Subways: 2, 3 to Park Place/Broadway or Broadway/Nassau/Fulton; A, C, J, M, Z to Broadway/Nassau/Fulton; 4, 5, 6 to Brooklyn Bridge/City Hall, J, N or R to City Hall/Broadway.

9/11 EXHIBITION Event: Pace University will host “The First 24 Hours,” a traveling exhibition, organized by the New York State Museum, of artifacts recovered from the World Trade Center disaster site. Many of the objects have not been seen since they went into storage after the attacks.
Items Recovered: U.S. flag rescued from the rubble, a section of the chain link fence on Broadway hung with dried flowers and notes seeking missing persons, a firefighter’s air tank, a seat belt from one of the hijacked airplanes, and a battered 1” x 3” plaque saying “78” (which denoted the Sky Lobby floor in the south tower which took a direct impact while many people waited for their elevators).
When: September 6 – Sunday, September 10 from 9 a.m. – 5 p.m. It will be open for a 24-hour, round-the-clock remembrance on Monday, September 11 from 8:46 a.m. to 8:46 a.m. on Tuesday, September 12.
Where: The Michael Schimmel Center for the Arts Lobby at Pace University, 1 Pace Plaza (use Spruce Street entrance)
URL: www.pace.edu/aftershock
Contact: Mark J. Schepp, 212/346-1020, mschepp@pace.edu
Cost: Free
Subways: 2, 3 to Park Place/Broadway or Broadway/Nassau/Fulton; A, C, J, M, Z to Broadway/Nassau/Fulton; 4, 5, 6 to Brooklyn Bridge/City Hall, J, N or R to City Hall/Broadway.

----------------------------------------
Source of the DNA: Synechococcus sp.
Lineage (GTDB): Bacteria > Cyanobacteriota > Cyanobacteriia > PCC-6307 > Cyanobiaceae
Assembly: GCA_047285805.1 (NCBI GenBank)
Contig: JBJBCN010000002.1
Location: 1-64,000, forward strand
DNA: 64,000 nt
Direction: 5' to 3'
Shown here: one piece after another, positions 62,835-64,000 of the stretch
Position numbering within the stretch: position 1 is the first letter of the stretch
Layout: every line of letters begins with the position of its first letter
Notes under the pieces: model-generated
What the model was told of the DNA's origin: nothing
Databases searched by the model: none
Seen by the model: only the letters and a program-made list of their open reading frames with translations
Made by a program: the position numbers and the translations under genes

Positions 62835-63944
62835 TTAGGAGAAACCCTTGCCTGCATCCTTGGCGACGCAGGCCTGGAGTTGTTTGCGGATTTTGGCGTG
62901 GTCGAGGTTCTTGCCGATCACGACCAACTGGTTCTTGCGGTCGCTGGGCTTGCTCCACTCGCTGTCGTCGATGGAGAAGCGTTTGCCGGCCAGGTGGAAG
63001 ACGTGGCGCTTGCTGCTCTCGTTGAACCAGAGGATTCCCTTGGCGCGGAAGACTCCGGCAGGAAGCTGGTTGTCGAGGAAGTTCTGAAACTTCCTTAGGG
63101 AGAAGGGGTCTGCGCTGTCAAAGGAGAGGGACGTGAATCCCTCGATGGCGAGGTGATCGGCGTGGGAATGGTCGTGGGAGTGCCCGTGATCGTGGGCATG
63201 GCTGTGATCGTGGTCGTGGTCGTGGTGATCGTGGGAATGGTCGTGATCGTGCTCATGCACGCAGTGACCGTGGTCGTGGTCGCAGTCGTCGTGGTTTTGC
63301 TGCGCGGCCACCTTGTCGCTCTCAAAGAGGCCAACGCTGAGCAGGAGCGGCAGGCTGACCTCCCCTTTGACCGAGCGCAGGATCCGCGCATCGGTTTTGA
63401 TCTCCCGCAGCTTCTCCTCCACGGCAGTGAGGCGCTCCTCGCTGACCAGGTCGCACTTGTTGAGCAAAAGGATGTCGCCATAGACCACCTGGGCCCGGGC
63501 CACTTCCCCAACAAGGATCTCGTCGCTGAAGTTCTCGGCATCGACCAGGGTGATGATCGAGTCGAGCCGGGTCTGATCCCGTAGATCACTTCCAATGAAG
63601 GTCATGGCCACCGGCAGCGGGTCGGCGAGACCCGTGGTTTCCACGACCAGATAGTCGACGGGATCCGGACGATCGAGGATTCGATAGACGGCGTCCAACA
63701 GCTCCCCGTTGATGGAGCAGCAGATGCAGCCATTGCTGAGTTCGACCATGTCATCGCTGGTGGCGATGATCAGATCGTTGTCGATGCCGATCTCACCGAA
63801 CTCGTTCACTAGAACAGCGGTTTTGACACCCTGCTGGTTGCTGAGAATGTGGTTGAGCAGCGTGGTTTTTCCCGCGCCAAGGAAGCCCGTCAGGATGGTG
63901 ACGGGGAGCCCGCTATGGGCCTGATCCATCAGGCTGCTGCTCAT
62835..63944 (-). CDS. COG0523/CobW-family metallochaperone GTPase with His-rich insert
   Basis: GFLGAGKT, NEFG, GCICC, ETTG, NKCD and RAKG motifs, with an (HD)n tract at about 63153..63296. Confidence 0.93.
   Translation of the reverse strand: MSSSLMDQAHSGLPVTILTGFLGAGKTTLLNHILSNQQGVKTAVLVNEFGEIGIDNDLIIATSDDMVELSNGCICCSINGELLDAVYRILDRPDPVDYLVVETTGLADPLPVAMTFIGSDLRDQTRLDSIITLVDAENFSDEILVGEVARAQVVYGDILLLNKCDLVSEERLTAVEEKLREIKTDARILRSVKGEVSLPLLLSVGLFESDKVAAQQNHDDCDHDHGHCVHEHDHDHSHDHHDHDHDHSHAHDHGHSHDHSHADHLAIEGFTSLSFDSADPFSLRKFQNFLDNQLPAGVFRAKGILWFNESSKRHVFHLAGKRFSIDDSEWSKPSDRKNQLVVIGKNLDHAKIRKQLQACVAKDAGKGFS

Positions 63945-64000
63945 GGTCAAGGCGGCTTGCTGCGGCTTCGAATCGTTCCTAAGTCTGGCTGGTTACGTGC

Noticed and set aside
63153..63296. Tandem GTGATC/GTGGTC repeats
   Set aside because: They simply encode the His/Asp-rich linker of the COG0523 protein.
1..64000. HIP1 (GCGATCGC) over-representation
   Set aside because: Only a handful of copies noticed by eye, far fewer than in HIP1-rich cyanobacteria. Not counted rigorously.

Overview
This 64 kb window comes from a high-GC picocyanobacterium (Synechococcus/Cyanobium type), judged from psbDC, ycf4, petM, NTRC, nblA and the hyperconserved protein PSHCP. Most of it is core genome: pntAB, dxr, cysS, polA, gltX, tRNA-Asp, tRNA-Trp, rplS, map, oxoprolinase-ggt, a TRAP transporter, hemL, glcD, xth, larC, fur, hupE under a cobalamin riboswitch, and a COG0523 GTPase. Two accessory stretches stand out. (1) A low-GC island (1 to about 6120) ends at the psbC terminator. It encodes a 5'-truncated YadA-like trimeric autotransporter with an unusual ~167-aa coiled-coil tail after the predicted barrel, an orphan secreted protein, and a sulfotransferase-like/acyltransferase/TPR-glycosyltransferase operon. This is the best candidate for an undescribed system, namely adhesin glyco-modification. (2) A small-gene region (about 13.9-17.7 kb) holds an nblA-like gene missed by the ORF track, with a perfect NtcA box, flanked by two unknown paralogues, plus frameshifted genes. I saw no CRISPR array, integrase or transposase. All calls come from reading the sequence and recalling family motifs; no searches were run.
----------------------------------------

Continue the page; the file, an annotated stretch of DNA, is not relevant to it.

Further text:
The First 24 Hours REMEMBRANCE VIGIL Event: Because many people may not want to be alone with their memories of family, friends, neighbors and business/school colleagues on the fifth anniversary, Pace will open its doors for a round-the-clock viewing of “The First 24 Hours,” an exhibition, organized by the New York State Museum, of artifacts recovered from the World Trade Center disaster site. Pace is the closest university to Ground Zero (three blocks away) and suffered the loss of 47 students and alumni on 9/11.
When: Monday, September 11 from 8:46 a.m. to 8:46 a.m. on Tuesday, September 12
Where: The Michael Schimmel Center for the Arts Lobby at Pace University, 1 Pace Plaza (use Spruce Street entrance)
URL: www.pace.edu/aftershock
Contact: Mark J. Schepp, 212/346-1020, mschepp@pace.edu